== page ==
The interests of the private media are clearly very different from those of the state. And the state's attempt to bring her influence to bear on private players is sometimes the object of friction between the media and state. And of course the media cries foul and claim abuse of human rights.
Whereas the government's posture of toleration for free media feeds into universal charters on press freedom and human rights, we should recognise government's deliberate policy on press freedom. Indeed there are states in the region that compare poorly with Uganda's score on press freedom notwithstanding the adoption of those universal charters and constitutional provisions.
Yet we must recognise the fact that the political elite are increasingly becoming jittery over an assertive media. Sometimes this jitteriness leads to a hurried hand in responding to the media's actions or a deliberate inaction on media related policies.
Perhaps the most significant aspect of the debate on whether there is press freedom in Uganda is the criminalisation of defamation.
Some observers have argued that compared to the regional index, Uganda scores high on press freedom. And whenever the government is accused of intolerance, the response is to refer to its earlier laurels for championing private media operations. This has bred a leisurely attitude to issues related to media policy.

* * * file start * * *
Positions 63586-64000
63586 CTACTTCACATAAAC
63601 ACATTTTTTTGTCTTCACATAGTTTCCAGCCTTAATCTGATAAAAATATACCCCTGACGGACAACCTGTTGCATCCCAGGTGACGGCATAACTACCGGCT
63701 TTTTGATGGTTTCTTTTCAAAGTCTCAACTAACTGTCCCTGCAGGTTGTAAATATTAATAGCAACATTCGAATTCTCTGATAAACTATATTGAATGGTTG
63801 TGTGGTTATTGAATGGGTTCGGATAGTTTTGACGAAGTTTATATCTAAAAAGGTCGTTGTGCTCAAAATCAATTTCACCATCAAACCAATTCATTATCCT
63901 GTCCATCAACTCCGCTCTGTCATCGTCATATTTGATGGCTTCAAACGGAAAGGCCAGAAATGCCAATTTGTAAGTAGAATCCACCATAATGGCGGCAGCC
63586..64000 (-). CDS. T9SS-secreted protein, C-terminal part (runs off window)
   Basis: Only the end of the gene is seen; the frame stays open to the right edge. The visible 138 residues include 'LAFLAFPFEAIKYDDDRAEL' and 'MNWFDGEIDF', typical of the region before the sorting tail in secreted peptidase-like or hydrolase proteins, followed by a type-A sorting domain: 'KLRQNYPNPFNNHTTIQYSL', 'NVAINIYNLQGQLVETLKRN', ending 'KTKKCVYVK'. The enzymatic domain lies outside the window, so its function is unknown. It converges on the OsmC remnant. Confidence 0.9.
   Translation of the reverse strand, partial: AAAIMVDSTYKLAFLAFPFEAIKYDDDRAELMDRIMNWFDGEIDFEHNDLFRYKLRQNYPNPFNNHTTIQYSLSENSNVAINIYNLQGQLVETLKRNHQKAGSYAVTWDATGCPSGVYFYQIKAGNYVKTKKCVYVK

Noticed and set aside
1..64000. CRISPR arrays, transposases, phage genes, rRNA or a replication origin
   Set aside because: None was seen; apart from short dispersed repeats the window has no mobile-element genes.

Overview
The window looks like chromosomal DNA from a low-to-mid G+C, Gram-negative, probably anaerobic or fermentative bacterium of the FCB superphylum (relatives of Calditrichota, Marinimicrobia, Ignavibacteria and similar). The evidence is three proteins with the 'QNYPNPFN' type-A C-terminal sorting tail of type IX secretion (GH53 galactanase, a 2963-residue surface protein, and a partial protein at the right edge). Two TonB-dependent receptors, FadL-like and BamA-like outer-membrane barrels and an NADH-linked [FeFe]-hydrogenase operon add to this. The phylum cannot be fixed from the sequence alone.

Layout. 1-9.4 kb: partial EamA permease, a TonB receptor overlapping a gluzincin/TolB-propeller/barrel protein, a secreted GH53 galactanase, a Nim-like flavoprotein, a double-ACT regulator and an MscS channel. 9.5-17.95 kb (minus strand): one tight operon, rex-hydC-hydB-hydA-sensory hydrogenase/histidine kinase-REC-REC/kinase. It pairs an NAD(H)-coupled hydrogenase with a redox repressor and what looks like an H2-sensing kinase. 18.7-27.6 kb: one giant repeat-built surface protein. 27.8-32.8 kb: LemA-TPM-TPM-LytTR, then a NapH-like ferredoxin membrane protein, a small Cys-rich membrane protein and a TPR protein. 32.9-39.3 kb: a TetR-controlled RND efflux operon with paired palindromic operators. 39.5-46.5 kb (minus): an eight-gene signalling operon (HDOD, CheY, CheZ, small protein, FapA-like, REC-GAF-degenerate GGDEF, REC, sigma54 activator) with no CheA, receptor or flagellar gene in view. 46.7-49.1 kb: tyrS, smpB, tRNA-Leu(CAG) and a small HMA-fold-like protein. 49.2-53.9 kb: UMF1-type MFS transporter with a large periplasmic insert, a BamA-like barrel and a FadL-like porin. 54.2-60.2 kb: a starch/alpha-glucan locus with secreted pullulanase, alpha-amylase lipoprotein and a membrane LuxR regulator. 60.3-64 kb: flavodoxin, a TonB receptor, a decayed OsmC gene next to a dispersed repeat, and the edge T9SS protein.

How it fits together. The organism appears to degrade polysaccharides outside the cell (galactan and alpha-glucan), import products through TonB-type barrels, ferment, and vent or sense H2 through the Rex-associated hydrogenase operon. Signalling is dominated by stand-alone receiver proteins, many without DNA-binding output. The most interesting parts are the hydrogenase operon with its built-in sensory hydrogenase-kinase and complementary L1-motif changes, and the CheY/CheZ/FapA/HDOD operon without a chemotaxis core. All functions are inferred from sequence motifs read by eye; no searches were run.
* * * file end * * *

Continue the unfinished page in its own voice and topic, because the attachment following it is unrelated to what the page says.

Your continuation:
So, given the above, the argument is whether the relative press freedom is because of the government or in spite of government's actions. Who should take the laurels for the relative press freedoms: the bold media players or the state's deliberate action?
Either way one looks at it, you still faces the challenge to explain the proliferation of the media-related business since 1993. Somehow, one has to take recognition of the media vibrancy as a result of government's deliberate policy on liberalisation of the media industry. No need to go into figures here yet.
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First published: December 26, 2008
Asuman Bisiika is a senior journalist and political analyst on Ugandan and Great Lakes regional affairs. He is also a panellist on several radio talk shows in Kampala. Bisiika is currently a private media consultant attached to Ultimate Media Consult (U) Ltd.